A strange thing is happening in the Canadian economy. In the simplest terms, it continues to grow at a very competitive rate and most sectors are doing well with the exception of the technology sector.
So what does that mean to us?
Well that depends on which side of the fence you sit. If you’re an IT professional or consulting service, you’ve seen a demand for your services drop and, in many cases, to get what little work is out there, you’ve been forced to lower your rates. So what are we to do? Simply start telling your clients that it’s time to reconsider all those projects that they’ve put on hold, for the reasons contained in this column.
If you’re a business and you’ve been putting off that IT project for whatever reason, it’s time to get the ball rolling and take advantage of the situation. Don’t believe me? Stop and consider the following:
Many projects were placed on the shelf the past year or so because the ROI wasn’t there. However, with dropping rates for IT professionals and hardware manufacturers willing to make deals on just about everything, the cost of implementation has dropped significantly since the original ROI estimations were made. So plug in the new numbers and you might find it makes sense to do it now before rates go up again.
Next, there is a glut of extremely well-trained and qualified IT personnel available who have been laid-off by the big IT shops the past two years. A few years ago, trying to find qualified personnel was nearly impossible. You’d create a wish list of 10 skills and hire someone with six or seven of these requirements. Now you can create a list of 20 requirements and find several people with all requirements. This means you can staff up and be ready to roll in no time flat.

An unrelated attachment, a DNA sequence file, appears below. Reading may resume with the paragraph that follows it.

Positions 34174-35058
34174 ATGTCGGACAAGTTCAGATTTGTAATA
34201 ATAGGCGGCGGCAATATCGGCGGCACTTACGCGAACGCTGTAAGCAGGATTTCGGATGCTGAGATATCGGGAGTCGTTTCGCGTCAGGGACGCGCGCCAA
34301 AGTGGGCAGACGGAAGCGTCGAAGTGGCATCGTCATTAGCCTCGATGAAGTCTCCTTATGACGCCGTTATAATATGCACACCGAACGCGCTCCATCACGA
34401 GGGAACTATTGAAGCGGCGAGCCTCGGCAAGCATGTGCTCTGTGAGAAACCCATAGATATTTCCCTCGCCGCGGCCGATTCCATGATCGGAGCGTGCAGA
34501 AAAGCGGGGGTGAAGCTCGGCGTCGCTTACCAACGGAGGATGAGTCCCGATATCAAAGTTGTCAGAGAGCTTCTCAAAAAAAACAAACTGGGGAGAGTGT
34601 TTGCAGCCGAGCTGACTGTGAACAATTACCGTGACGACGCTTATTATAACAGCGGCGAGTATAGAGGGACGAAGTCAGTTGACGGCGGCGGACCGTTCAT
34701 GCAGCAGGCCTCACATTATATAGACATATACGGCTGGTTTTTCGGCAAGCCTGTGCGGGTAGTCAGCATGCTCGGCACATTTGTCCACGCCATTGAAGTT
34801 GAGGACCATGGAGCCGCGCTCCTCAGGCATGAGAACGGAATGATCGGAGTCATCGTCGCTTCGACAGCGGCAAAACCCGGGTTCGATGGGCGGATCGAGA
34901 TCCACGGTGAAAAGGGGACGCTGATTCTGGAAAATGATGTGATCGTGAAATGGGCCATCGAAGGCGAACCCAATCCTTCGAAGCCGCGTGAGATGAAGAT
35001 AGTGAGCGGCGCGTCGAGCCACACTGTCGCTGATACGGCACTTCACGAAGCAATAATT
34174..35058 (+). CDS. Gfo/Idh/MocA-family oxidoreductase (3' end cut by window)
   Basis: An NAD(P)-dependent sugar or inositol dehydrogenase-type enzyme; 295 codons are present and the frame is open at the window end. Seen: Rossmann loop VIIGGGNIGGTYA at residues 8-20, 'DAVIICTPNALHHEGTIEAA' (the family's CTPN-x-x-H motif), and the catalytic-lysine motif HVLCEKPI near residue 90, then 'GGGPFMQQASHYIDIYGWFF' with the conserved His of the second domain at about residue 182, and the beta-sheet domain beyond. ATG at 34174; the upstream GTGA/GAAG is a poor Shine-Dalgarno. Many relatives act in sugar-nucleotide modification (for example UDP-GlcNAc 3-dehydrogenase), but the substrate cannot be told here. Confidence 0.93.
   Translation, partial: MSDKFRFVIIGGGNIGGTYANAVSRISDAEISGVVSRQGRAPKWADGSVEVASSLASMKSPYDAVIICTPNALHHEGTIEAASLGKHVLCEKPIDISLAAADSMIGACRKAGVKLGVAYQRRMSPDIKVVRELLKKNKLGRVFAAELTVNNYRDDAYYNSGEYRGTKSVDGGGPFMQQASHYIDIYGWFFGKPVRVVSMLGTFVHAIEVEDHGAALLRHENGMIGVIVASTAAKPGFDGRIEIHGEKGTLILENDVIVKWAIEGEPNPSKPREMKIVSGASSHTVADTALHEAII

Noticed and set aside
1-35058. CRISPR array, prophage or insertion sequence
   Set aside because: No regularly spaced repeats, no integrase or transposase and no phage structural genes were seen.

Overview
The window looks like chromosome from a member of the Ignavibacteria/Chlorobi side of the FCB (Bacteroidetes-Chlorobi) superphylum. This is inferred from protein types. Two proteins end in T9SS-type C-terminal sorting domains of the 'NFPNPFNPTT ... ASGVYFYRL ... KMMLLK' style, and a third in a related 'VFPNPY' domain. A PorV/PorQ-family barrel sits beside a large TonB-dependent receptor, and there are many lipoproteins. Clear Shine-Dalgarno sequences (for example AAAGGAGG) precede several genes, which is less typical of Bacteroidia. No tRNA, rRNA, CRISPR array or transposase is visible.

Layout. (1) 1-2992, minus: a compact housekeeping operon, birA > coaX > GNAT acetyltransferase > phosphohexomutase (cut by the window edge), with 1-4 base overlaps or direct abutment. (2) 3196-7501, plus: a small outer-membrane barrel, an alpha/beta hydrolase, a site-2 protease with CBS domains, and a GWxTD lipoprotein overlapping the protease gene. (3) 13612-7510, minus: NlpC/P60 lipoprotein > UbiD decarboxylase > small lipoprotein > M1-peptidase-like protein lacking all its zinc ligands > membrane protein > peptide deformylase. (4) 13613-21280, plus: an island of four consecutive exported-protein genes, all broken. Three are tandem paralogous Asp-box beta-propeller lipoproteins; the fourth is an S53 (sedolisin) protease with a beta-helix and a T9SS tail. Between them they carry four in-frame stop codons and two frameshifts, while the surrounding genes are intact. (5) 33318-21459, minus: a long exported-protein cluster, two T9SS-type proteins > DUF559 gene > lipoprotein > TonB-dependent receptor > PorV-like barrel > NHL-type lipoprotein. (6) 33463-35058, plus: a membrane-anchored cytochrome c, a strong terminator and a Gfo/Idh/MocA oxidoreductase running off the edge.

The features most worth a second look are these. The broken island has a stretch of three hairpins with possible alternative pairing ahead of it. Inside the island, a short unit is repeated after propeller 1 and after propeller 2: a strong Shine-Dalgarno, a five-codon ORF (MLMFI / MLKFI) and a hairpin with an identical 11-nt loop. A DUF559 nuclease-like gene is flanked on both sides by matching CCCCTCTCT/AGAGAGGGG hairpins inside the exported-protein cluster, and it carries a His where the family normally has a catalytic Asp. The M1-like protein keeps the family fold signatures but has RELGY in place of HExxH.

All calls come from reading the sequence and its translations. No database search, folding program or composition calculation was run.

In a nutshell, business can take advantage by acting and implementing projects for less money and with better-qualified staff (in theory this should either allow the project to be built faster or better). This is a significant positive impact on the project’s ROI. And to the IT professional, by explaining the changes in the market place to your clients, you start looking better then ever and perhaps might even get them to kick-off a project or two.
So let’s get back to work and stop thinking about the busted IT bubble. That’s ancient history and today is another day.
K’necht is a Toronto-based consultant specializing in the project management and business analysis of technology projects. He is a frequent speaker at technology conferences and can be reached at firstname.lastname@example.org